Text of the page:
Northern France’s largest project to date is a brand new port infrastructure in the city of Calais across the Channel Sea, set to help welcome more travellers between Continental Europe and the UK. The port is currently in a test phase before its official opening to the public next October.

It has been the biggest port construction site in France and one of the biggest in Europe with an investment reaching €863 million. On Wednesday 5 May, the new extension to the port of Calais was delivered, after nearly five years of work.

Since Saturday 8 May, the construction work entered the test phase, with the berthing of a first ship – the “Spirit of France” – on one of the new gangways.

It took 20 years to finalise the ambitious port extension. First mulled out in 2001, the construction of the port extension was officially launched in 2016. It will be officially inaugurated next September and receive its first regular ships from October 4.

The expansion added a new basin of 90 navigable hectares, including 45 hectares of reclaimed land from the sea. it is completed by a 3.3 km long, 8 metre high dyke built around the basin where the boats will have access. The dyke will help in protecting the port from potential swells. Larger ferries – up to 245 metres long- will now be able to dock at three new piers.

The Calais Port 2015 project stringently applied rules for the protection of local flora and fauna. The infrastructure incorporates a resting place for birds and an observatory for ornithological monitoring. Artificial habitats and nurseries for marine wildlife will also be provided both along the seawall and within the port.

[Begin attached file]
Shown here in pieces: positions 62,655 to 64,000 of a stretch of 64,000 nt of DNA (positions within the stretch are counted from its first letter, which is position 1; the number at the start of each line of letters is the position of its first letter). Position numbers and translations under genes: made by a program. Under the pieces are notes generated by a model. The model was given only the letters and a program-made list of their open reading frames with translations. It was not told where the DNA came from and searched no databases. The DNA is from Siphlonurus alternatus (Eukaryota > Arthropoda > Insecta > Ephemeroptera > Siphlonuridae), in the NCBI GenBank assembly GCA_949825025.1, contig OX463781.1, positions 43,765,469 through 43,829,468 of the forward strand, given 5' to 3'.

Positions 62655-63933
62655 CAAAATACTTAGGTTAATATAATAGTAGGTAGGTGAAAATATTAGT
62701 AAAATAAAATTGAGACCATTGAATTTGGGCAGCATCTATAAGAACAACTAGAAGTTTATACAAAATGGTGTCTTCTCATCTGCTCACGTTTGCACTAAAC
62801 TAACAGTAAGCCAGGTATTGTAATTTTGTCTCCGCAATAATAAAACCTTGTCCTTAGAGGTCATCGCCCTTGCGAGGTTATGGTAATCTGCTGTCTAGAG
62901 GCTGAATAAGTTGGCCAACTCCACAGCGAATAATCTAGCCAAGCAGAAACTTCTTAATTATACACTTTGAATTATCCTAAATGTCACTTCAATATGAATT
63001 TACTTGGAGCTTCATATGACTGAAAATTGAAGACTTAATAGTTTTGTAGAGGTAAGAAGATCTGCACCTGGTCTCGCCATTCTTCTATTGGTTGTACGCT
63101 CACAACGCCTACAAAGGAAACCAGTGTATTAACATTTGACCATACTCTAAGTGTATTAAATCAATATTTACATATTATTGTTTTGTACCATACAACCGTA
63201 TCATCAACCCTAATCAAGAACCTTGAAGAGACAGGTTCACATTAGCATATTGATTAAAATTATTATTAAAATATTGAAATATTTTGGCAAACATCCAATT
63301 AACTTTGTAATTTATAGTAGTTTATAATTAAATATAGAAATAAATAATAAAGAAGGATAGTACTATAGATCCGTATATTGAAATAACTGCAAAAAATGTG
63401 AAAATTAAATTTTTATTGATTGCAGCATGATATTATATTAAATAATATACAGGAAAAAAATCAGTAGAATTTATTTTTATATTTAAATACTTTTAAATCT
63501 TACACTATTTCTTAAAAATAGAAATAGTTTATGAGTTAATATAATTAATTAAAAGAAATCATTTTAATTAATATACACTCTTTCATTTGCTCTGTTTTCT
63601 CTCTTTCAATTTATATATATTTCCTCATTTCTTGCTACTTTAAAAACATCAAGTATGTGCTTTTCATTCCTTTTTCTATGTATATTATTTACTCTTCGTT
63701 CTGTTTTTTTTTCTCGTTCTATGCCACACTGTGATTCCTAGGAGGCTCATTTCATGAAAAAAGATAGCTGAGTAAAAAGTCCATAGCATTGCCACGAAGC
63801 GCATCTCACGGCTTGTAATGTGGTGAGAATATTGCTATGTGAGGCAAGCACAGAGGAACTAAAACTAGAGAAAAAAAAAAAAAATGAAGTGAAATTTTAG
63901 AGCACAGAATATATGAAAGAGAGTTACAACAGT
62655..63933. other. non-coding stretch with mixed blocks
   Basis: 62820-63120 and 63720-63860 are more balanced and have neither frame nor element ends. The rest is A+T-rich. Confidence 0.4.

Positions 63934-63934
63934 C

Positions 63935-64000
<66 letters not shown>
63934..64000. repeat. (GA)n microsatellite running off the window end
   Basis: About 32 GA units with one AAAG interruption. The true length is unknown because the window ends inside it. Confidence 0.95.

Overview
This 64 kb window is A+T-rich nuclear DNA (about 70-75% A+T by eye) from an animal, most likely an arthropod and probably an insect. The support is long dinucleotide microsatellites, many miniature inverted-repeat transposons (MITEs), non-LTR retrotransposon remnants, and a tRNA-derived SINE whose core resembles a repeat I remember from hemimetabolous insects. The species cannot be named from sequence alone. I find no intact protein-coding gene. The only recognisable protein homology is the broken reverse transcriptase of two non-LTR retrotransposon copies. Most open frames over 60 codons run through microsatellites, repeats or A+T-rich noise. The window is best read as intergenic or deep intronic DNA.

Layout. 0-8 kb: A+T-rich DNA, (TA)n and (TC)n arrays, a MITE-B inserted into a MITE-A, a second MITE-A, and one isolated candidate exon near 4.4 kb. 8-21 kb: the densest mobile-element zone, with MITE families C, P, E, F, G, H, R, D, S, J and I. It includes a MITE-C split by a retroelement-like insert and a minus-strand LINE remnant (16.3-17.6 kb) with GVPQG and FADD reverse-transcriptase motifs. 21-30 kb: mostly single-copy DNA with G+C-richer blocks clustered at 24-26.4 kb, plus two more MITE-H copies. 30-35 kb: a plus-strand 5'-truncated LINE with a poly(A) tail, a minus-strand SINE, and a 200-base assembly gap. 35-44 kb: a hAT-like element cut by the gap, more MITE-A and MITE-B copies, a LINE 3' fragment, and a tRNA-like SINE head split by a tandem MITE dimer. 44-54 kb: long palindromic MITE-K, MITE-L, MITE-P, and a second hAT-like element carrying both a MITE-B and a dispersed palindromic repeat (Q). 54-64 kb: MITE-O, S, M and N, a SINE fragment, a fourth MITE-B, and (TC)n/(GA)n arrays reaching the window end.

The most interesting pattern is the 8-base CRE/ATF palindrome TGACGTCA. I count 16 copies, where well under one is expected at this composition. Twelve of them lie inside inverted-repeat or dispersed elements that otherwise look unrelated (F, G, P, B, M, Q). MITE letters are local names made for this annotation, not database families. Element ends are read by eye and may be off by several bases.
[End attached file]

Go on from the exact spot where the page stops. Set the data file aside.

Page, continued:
The aim for all this infrastructure is to cope with cross-Channel traffic. Apart from the slowdown caused by Brexit uncertainties and the Covid-19 crisis, traffic has been growing steadily in recent years. The port of Calais is already the biggest passenger port in Europe, welcoming 10 million passengers. It is also the fourth largest goods port in France, with 43 million tonnes of freight per annum.

High potential for the UK post-Covid holiday market to Hauts-de-France

On a normal day, two ferry companies offer up to fifty departures to Dover. The mini-cruise takes about 75 minutes.

Calais’ enhanced facilities are already attracting new services and operators. The shipping company DFDS will be launching a new 230-metre vessel on 8 July. Last January, DFDS was also awarded the right to operate a new duty-free shore-based shop in the Port of Calais. The 1,100 m2 shop is expected to open in October 2021. It should be particularly attractive for British travellers as it will offer prices up to 50% off UK high street prices.

The new shops should also be a boost for the toruism to the Hauts-de- France region where Calais is located.

In between, Irish Continental Group plc (ICG) announced in March that its subsidiary Irish Ferries would commence a new ferry service on the Dover – Calais route.

The service is due to start this June, with one boat – the Isle of Inishmore- travelling along the new maritime route. Additional capacity will be added with two more ships arriving at the end of 2021 and in 2022.

Calais and the Hauts-de-France region still believe strongly in the potential of the UK market, Despite the Brexit, British travellers should remain the largest inbound market source. Back in 2018, the UK generated 36% of the 3.6 million international overnight stays in hotels and outdoor accommodation in the Hauts-de-France region.

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